it's going to be full emerging and then they're going into a gas cabinet which was one of the contractions they had out there. and for 20 minutes, 20 percent gaps, infusion i guess, then you need to rest for a half hour afterwards. and anyone who came into the spa for treatment went through this exact ritual, i guess. what they found was what doctor mcclellan ultimately found was the result of the treatment, these are some of the things with arthritis, the water is very effective and these various types of arthritis folks came in with issues with you can see what they found was there was in a number of patients they surveyed, almost everyone seemed to be relieves, have their symptoms relieved from the waters,from the bath .
and they gave in, they drank it. i don't have an example here but often times it would take a glass of cold lisa in the morning, take a good walk. it was very holistic medicine and wellness, it was about not only society but the mind aswell . they encouraged cultural activities. see a show, read a book. take a nap which is always lovely and these are all part of the treatment. they were treated whole person. the waters of saratoga, the springs are all very different and that has to do with the bedrock the water comes up through. originally, there were over 200 springs that have been found. the vast majority had been capped and it was only 22 i believe that are still available for people to use but they're all naturally carbonated. carbonic acid. and the minerals that they
grab onto as they come up through the bedrock, each one is different as they are in different locations so each one has different qualities based on the minerals that they pass through. most people think, they come in and taste the water and they say silver and there's no sulfur. there are only two sulfur springs and both of them have been capped for years. the taste is alkaline. so they are all better for the skin and this is what doctor mcclellan was using in his medical approach for the use of the waters. the use of the back, that's because each of the springs were different, you would be given based on, given the waters based on what your medical condition was , they wouldn't necessarily use
something from the old red spring because that's more foreskin if your problem was digestion, you'd want that type of water and these are two examples. the medical facilities ran from the 30sand was open until 1935 until the mid-50s. at that point , sort of western cultural medicine, take two and call me in the morning. that was very different from take a half hour bath and a half hour nap. so it really made its heyday in the 30s and 40s as a medical facility and during the war it was a military medical facility and veterans were able to come and use the facility for free. to help them get through what they had experienced. today, it's still there. you can go and you can try the waters. there's about 20or so springs that are stillviable. that you can take , they are all different .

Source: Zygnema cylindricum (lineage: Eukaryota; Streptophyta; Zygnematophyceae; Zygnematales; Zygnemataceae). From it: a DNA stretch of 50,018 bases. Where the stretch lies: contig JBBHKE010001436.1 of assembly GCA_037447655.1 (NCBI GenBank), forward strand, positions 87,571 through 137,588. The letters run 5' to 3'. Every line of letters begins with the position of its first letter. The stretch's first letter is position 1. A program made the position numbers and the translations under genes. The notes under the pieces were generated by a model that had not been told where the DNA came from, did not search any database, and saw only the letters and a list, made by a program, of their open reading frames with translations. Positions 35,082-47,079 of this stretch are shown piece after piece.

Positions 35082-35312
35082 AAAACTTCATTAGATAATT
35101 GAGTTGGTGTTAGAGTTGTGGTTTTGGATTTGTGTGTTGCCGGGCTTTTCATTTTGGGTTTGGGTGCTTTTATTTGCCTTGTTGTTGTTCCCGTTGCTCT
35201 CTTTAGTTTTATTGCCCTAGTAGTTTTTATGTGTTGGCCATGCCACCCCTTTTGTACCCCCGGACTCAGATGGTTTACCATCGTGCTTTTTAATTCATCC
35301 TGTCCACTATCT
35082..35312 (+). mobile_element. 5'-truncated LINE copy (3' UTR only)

>> book tv is an saratoga springs new york to learn more about its history. up next week with alan carter about the history of worse racing in the city. >> this is horse racing and it's important because of the oldest sport in the country. ñ , it makes the most money and gives the biggest horses. >> in 1863, john morrissey who owned a bunch of casinos in town wanted something for his patients to do during the daytime and they could take baths other than that they didn't have much going on and he thought maybe they like to see some horse racing. so august 2, he had a four
day meat and it was hell that was called the old sarasota tried and tractor built in 1849 and one of the problems with the track itself it was really not a good facility at all but it was so popular they charge a dollar a person to come in and of course for the horses, he still made money off it after four days. considering the fact that there was a bad horse shortage because of the civil war, of course the horses are important to be more movement. they needed them in the north and south but somehow he got these forces together and he knew he couldn't use his track anymore so he got people together including william travers, cornelius vanderbilt, don hunter and they got the money together to build a new track across the street which is where the
present track is and it opened on august 2, 1864. the first race of that day was travers race, in honor of william travers who was the president of the association and i have to say one thing about morrissey, he was a very smart guy and he knew from his background being a strong man and living with his fists that if he was at the head of the saratoga springs association, he would lose favor. travers was probably the most prevalent person in new york city, he was very wealthy but he was just a figurehead. morrissey actually pulled the strings. >>. >> they opened up a six length lead with one furlong to run. they left the field really behind. what a commanding performance .
it was trevor by 12. >> the fastest drivers ever and a new track record. >> and it just got better as the years went on. and saratoga was full. they don't hotel to take care of these people . that was about the only real track in the eastern united states. i decide who are the heroes of saratoga springs, a copy of the 50 between william c whitney. he took over the track and one and he hired a professional landscaper to put a strong and the trees and it was a lot of pain. he brought back all the old races. between the travers and including alabama and everybody came back to saratoga. and from then on, it was a great success. >> then there was metalwork, one of the great resources of all-time. >> man-of-war was synonymous with saratoga. the race here seven times and